In the present study, LPS-induced endotoxemia resulted in severe dysfunction of hamster skinfold microcirculation, which was greatly reduced by fluid resuscitation therapy. The fluid therapy improved capillary perfusion deficit and attenuated the inflammatory response, as demonstrated by decreased leukocyte-endothelium interactions and sequestration. Importantly, the improvement of skinfold microcirculation corresponded with longer survival of the animals emphasizing the translational aspect of findings. The underlying mechanism of fluid therapy is likely to be the restoration of nitric oxide bioavailability, because inhibition of NOS prevented many of the beneficial effects of fluid therapy. Nevertheless, further investigations are required to confirm these results in experimental models that are closer to conditions of human sepsis.

Authors’ information

NRV is Associate Professor of Anesthesiology, got his PhD at the UNESP, São Paulo, and spent one year Post-doctoral at the University of California, San Diego, under the supervision of Professor Marcos Intaglietta and has published several papers . AOMTS is an intensive care pediatrician working at Institute Fernandes Figueiras, Oswaldo Cruz Foundation (Brazil) and got her PhD at the State University of Rio de Janeiro. MLM is Assistant Professor in Critical Care at the State University of Rio de Janeiro (Brazil) and got his MSc at the same institution. EB is Full Professor in Cardiovascular Physiology at the State University of Rio de Janeiro, Director and Head of the Laboratory for Clinical and Experimental Research on Vascular Biology, Active Member of the National Academy of Medicine and the Brazilian Academy of Sciences. She has published more than 130 research papers, belongs to several Scientific Societies in Brazil and abroad and is part of the Editorial Board of Microvascular Research and Microcirculation.



Nitric oxide


Mean arterial blood pressure


Heart rate


Functional capillary density


Red blood cell velocity in capillaries




Bicarbonate level


Base excess


Escherichia coli serotype 055,B5 lipopolysaccharide




Nitric oxide synthase


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This study was supported by grants from CNPq (National Council for Scientific and Technological Development, Brasilia, DF, Brazil) and FAPERJ (State of Rio de Janeiro Agency for Research Support, Rio de Janeiro, RJ, Brazil). The authors wish to thank Ms. Eliane de Sousa Furtado for her surgical and intravital microscopy support, Dr. Maria das Graças Coelho de Souza, and Ms. Fátima Zely Garcia de Almeida Cyrino for their technical assistance, and Mr. Cláudio Natalino Ribeiro and Mr. Paulo José Ferreira Lopes for their help with animal care.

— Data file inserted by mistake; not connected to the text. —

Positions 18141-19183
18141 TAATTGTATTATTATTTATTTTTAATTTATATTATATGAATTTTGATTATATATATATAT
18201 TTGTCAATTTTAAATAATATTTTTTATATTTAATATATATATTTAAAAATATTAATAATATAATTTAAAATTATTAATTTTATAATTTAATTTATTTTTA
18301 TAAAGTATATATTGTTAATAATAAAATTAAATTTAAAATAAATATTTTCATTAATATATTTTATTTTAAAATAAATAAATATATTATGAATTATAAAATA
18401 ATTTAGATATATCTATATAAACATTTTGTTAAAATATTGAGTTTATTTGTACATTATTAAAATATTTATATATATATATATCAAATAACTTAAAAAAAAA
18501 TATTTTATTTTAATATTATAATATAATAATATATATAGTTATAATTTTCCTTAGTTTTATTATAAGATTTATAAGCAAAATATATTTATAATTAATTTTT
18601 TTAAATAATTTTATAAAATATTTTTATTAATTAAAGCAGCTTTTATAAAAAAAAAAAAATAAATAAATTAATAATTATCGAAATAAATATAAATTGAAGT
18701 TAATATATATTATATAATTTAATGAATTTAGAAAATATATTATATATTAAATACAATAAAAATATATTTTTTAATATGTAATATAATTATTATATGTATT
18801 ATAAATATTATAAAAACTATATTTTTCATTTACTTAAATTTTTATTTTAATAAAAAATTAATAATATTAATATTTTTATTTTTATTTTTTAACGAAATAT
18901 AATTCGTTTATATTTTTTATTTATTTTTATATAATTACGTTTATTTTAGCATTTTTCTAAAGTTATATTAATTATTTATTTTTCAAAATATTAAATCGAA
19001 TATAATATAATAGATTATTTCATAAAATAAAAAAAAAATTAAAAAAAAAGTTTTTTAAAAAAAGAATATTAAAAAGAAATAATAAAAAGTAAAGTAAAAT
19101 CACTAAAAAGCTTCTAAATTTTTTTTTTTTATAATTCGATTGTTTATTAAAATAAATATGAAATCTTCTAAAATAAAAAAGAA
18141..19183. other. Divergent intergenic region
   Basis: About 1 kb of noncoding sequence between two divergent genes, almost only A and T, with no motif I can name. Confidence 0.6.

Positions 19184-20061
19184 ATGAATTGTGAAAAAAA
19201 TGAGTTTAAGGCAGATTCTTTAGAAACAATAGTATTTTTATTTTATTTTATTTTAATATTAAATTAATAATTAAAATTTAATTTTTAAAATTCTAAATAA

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Correspondence to Nivaldo Ribeiro Villela.

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The authors declare that they have no competing interests.

Author’ contributions

NRV designed the study, analyzed the data and wrote the final version of the manuscript. AOMTS performed the experiments and collected the data. MLM analyzed the data and wrote the final version of the manuscript. EB designed the study and wrote the final version of the manuscript. All authors read and approved the final version of the manuscript.

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Villela, N.R., dos Santos, A.O.M.T., de Miranda, M.L. et al. Fluid resuscitation therapy in endotoxemic hamsters improves survival and attenuates capillary perfusion deficits and inflammatory responses by a mechanism related to nitric oxide. J Transl Med 12, 232 (2014).

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  • Sepsis
  • Endotoxemia
  • Nitric oxide
  • Fluid resuscitation
  • Microcirculation